Conyers also employed Rosa Parks in his district office, after she fell on hard times for refusing to relinquish her seat on a bus to a white passenger in Montgomery, Alabama. She relocated to Detroit and worked for the congressman from 1965 until her retirement in 1988.
Conyers regularly won elections by 80 percent or more in one of the most heavily Democratic districts in the nation, and tried to broker peace during the 1967 civil unrest in Detroit, grabbing a bullhorn atop a car and urging neighbors to stop the violence, in a photo that has since become iconic.
“One of my most special memories was spending time with him at Gordon Park on 12th Street and Clairmount on the 50th anniversary of the violence of 1967 as he recounted the story of his courageous efforts to calm the angry crowds,” Detroit Mayor Mike Duggan said in a statement. “He has fought for a better Detroit for more than half a century.”
The Rev. Horace Sheffield III, a longtime family friend who nonetheless unsuccessfully ran against the congressman in 2014 as concerns mounted about his health, said Conyers’ heart was always in Detroit.
“He’s obviously a hugely significant figure, internationally and in Detroit,” said Sheffield, whose father was a UAW leader who worked with Conyers’ dad.
“Our families helped open things up for people of color in this town. He’s lived a long life. He’s helped many people. Whatever we can do to help keep his name on people’s tongues and in their hearts, we will.”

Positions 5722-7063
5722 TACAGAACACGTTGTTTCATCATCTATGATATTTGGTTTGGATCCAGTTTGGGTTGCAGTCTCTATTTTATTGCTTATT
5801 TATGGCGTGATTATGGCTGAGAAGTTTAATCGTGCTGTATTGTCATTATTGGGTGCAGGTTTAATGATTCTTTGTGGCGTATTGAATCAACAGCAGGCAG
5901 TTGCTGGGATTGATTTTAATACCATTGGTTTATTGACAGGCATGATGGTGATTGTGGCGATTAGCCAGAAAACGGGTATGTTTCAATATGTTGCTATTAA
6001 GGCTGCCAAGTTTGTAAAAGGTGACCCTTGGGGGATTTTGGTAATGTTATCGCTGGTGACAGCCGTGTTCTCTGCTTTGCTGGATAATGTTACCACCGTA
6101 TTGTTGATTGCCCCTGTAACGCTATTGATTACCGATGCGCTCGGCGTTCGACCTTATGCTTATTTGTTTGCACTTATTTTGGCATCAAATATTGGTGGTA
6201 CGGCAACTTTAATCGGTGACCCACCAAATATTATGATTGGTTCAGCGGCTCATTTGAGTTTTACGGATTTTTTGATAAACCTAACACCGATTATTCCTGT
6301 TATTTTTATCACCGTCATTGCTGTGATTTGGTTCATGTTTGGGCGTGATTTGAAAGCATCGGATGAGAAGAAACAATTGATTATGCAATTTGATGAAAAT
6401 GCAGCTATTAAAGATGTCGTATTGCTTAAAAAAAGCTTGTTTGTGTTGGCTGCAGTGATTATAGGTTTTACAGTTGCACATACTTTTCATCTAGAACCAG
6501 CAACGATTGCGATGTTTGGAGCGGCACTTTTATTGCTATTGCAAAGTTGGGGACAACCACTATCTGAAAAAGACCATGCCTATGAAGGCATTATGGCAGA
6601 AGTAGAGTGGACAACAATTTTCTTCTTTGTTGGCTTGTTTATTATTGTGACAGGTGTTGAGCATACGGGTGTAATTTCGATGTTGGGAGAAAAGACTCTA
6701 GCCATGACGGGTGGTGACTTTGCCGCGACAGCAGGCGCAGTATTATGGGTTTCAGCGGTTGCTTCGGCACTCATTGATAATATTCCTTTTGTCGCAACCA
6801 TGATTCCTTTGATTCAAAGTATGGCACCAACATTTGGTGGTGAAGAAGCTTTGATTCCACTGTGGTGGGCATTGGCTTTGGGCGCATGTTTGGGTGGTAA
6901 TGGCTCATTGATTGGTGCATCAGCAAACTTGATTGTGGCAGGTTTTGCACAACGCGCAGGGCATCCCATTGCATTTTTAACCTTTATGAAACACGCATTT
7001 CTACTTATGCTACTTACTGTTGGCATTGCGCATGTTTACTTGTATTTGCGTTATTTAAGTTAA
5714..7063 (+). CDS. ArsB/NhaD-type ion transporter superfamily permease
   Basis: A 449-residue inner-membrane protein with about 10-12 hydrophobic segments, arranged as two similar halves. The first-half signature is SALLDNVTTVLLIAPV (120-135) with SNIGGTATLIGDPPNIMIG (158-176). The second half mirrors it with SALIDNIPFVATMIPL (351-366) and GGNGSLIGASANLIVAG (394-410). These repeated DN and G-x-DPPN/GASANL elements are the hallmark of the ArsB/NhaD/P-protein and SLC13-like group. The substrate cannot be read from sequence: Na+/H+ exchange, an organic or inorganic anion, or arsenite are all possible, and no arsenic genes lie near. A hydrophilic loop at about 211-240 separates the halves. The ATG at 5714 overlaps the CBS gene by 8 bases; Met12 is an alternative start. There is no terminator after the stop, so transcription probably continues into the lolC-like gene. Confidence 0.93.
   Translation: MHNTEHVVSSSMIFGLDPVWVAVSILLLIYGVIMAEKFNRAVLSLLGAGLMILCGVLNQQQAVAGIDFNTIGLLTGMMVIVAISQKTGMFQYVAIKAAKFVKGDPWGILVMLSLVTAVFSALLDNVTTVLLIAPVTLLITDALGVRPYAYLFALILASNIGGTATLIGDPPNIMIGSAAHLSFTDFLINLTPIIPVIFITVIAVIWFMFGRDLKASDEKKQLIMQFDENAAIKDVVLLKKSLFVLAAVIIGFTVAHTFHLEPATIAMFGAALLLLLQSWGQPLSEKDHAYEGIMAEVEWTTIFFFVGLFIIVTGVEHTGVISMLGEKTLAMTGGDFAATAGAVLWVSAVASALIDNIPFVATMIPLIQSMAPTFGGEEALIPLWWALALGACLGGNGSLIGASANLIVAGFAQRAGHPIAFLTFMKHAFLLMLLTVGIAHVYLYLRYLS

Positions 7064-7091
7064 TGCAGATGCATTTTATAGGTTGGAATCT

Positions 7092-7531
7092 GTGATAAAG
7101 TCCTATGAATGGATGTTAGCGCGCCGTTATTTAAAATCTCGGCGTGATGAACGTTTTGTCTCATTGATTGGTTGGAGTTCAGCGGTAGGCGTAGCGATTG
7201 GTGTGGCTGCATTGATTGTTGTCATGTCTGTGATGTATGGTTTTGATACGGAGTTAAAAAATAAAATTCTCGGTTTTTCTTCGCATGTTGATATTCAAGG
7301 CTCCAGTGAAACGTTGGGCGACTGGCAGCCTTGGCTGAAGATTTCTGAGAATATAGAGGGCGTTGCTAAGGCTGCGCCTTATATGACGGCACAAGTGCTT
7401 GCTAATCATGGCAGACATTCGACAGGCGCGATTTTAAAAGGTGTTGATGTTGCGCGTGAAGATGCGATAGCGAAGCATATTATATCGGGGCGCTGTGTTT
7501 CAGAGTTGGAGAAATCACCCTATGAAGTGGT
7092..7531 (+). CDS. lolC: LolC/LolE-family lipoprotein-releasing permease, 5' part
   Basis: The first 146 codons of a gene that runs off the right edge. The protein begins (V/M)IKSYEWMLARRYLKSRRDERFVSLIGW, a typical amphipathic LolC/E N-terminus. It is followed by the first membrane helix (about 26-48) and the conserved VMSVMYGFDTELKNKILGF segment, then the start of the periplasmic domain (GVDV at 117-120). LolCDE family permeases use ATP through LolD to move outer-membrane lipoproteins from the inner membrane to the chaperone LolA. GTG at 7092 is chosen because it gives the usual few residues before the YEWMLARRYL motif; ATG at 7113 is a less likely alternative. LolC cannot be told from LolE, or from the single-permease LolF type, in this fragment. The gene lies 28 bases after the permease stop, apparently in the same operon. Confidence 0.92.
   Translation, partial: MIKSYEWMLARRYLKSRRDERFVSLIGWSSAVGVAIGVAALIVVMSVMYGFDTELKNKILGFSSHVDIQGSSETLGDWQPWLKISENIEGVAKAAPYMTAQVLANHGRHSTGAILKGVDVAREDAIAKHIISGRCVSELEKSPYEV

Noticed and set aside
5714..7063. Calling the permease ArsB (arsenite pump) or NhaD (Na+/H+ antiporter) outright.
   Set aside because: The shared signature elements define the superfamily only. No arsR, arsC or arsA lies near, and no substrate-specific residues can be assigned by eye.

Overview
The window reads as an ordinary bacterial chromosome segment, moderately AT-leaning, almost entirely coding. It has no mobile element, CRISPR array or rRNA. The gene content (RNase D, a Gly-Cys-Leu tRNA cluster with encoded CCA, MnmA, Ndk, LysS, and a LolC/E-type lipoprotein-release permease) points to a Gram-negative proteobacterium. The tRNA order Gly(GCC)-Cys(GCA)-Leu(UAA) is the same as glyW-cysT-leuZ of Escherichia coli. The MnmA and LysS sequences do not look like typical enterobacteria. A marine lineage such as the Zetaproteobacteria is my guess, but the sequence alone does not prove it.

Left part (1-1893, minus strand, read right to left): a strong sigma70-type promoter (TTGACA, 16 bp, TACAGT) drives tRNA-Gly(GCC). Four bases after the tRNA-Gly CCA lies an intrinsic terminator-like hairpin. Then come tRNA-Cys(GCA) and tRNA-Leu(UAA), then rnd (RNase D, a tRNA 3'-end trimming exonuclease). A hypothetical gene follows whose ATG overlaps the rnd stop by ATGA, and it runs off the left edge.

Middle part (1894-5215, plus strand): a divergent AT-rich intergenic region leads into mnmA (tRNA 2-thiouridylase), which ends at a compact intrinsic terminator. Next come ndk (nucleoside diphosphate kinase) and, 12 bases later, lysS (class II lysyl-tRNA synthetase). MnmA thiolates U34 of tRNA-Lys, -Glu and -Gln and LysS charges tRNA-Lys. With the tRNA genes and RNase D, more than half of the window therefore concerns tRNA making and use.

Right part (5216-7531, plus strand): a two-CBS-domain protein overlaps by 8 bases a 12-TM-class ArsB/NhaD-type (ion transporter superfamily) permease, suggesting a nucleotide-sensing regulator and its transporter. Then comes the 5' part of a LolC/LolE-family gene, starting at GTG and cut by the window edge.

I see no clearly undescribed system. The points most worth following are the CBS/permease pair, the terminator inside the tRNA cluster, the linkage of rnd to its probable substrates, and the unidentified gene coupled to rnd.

On Twitter, the Rev. Jesse Jackson praised Conyers and said the MLK federal holiday wouldn’t exist without him. Conyers’ death comes just 10 days after that of another civil rights leader, the Rep. Elijah Cummings, D-Baltimore.
“It’s just hard to believe,” the Rev. Jim Holley of Little Rock Baptist Church in Detroit told Bridge. “With the deaths of Elijah Cummings and now John, you realize so much history is not only passing, but passing with those who made it.”
Conyers’ successor, Rep. Rashida Tlaib, was among the many who took to social media Sunday to laud the congressman.
“He never once wavered in fighting for jobs, justice and peace,” Tlaib wrote on Twitter. We always knew where he stood on issues of equality and civil rights and in the fight for the people.”
She called for a moment of silence during a rally in Detroit on Sunday night with presidential candidate Bernie Sanders, according to social media accounts.
Gov. Gretchen Whitmer, a fellow Democrat, issued a statement saying his “impact on his state, whether by spearheading reforms in criminal justice and voting rights or through a lifetime of civil rights activism, will not be forgotten.”
U.S. Rep. Debbie Dingell, D-Dearborn, wrote on Twitter that Conyers was a “civil rights champion” who will “be known for generations.” Her deceased husband, former Rep. John Dingell, gave Conyers his first job in politics, employing him as an aide from 1958 to 1961.
Ultimately, Conyers would become the third-longest serving member of Congress, behind Dingell and Jamie Whitten of Mississippi, according to The Detroit News.
Conyers is survived by his wife, Monica Conyers, a former Detroit City Council member, and two sons, John III and Carl.